Now Available for Public Comment: Notice of Proposed Rulemaking (NPRM) for FDAAA 801 and NIH Draft Reporting Policy for NIH-Funded Trials

Contrast-Enhanced Intraoperative Ultrasound During Liver Surgery for Colorectal Cancer Liver Metastases (CEIOUSCLM)

This study has been completed.
Sponsor:
Information provided by (Responsible Party):
Prof. Guido Torzilli, University of Milan
ClinicalTrials.gov Identifier:
NCT01526200
First received: January 27, 2012
Last updated: February 2, 2012
Last verified: January 2012
  Purpose

Contrast-enhanced intraoperative ultrasound (CE-IOUS) during surgery for colorectal liver metastases (CLM) has become a part of clinical practice. However, if it should be selectively or routinely applied remains unclear. This study is carried out to clarify which are the criteria for a selective use of CE-IOUS if any.


Condition Intervention
Colon Cancer Liver Metastasis
Procedure: Contrast-enhanced intraoperative ultrasound

Study Type: Observational
Study Design: Observational Model: Cohort
Time Perspective: Retrospective
Official Title: Factors Influencing the Impact of Contrast-Enhanced Intraoperative Ultrasound During Liver Surgery for Colorectal Cancer Liver Metastases

Resource links provided by NLM:


Further study details as provided by University of Milan:

Primary Outcome Measures:
  • new colorectal liver metastases detected at contrast-enhanced intraoperative ultrasonography [ Time Frame: October 2007 - March 2011 (up to 4 years) ] [ Designated as safety issue: Yes ]

Secondary Outcome Measures:
  • new colorectal liver metastases detected at intraoperative ultrasonography [ Time Frame: October 2007 - March 2011 (up to 4 years) ] [ Designated as safety issue: Yes ]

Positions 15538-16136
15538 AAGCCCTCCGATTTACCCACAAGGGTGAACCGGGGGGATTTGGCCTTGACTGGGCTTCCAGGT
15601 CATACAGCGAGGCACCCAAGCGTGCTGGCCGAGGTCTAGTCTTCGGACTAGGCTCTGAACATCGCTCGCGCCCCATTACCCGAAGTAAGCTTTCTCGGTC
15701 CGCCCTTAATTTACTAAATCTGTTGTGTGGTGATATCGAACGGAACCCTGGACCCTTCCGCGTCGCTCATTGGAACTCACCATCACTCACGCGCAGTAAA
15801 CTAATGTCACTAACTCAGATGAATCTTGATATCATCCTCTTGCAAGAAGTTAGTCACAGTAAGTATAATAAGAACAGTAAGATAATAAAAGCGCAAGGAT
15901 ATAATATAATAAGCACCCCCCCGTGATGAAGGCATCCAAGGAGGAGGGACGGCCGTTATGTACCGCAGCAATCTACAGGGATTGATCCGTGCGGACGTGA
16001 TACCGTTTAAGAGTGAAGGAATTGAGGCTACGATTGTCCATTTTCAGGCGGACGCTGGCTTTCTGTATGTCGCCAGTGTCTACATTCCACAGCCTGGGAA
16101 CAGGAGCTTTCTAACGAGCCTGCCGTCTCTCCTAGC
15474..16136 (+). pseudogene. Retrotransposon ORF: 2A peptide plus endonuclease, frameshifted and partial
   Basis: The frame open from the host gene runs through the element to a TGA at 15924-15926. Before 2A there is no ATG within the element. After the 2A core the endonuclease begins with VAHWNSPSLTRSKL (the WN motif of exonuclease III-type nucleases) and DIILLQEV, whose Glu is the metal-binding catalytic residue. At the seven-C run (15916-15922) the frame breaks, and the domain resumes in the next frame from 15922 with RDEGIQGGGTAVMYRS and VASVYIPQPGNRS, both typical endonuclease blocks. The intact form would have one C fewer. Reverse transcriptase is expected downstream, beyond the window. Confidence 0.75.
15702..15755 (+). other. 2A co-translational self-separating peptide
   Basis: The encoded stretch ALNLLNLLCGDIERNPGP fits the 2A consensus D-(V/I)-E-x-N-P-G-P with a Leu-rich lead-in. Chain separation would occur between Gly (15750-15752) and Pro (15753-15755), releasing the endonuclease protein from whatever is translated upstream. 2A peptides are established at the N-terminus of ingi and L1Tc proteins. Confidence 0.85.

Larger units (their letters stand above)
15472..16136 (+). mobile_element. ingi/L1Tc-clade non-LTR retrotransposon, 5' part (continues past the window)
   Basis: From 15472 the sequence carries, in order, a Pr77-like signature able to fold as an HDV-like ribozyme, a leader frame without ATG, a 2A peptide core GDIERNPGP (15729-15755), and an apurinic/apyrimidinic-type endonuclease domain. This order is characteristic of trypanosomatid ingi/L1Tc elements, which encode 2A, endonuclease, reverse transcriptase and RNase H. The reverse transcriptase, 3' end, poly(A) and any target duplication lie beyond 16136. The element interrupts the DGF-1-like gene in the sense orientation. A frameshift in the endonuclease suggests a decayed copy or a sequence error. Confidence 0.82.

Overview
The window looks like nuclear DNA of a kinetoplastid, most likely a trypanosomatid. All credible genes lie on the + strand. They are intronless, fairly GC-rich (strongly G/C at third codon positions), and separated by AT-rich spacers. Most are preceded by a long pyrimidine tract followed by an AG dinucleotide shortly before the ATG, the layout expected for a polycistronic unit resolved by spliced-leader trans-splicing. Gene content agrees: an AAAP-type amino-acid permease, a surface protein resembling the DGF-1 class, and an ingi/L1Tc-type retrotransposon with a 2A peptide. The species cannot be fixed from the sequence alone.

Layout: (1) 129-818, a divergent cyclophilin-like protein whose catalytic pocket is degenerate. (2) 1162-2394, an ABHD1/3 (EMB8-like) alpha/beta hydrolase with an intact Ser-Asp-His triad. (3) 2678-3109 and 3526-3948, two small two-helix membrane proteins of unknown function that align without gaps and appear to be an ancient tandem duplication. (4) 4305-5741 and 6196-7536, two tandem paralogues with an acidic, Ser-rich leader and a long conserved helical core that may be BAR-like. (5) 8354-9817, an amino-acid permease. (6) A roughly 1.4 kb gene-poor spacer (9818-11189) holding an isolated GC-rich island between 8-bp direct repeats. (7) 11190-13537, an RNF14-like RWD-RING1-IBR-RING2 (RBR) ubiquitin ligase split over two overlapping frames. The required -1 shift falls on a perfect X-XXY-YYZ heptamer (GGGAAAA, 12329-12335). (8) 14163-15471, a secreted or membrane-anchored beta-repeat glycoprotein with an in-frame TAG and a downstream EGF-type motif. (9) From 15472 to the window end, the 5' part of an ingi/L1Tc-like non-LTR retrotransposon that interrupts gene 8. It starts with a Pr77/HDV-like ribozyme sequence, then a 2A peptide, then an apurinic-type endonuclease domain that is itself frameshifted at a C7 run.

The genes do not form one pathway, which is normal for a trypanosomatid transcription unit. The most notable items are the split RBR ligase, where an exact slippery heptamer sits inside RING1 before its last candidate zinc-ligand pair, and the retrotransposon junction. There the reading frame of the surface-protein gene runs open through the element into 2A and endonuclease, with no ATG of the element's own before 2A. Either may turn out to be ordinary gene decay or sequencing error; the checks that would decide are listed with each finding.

• new colorectal liver metastases detected during 6-month postoperative follow-up [ Time Frame: October 2007 - December 2011 (up to 4 years) ] [ Designated as safety issue: Yes ]

Enrollment: 127
Study Start Date: October 2007
Study Completion Date: December 2011
Primary Completion Date: March 2011 (Final data collection date for primary outcome measure)
Groups/Cohorts Assigned Interventions
CEIOUS
One hundred and twenty-seven consecutive patients —77 males and 50 females, mean age of patients was 61 years (median 65 years; range 29-85 years)— underwent liver resection using intraoperative ultrasound and contrast-enhanced intraoperative ultrasound.
Procedure: Contrast-enhanced intraoperative ultrasound
After entering the abdominal cavity, liver mobilization is achieved by dissecting the round and falciform ligaments. IOUS is carried out with a standard 3-6 MHz convex probe, and a 7.5-10 MHz micro convex probe. Staging was completed by CE-IOUS using the standard 3-6 MHz convex probe and the dedicated 1.88-3.76 MHz harmonic frequency probe. In all patients, 2.4 mL of sulphur-hexafluoride microbubbles (SonoVue®, Bracco, Milan, Italy) are injected through a peripheral vein by the anesthesiologist.
Other Name: Sonovue, Sonazoid, CEIOUS

Detailed Description: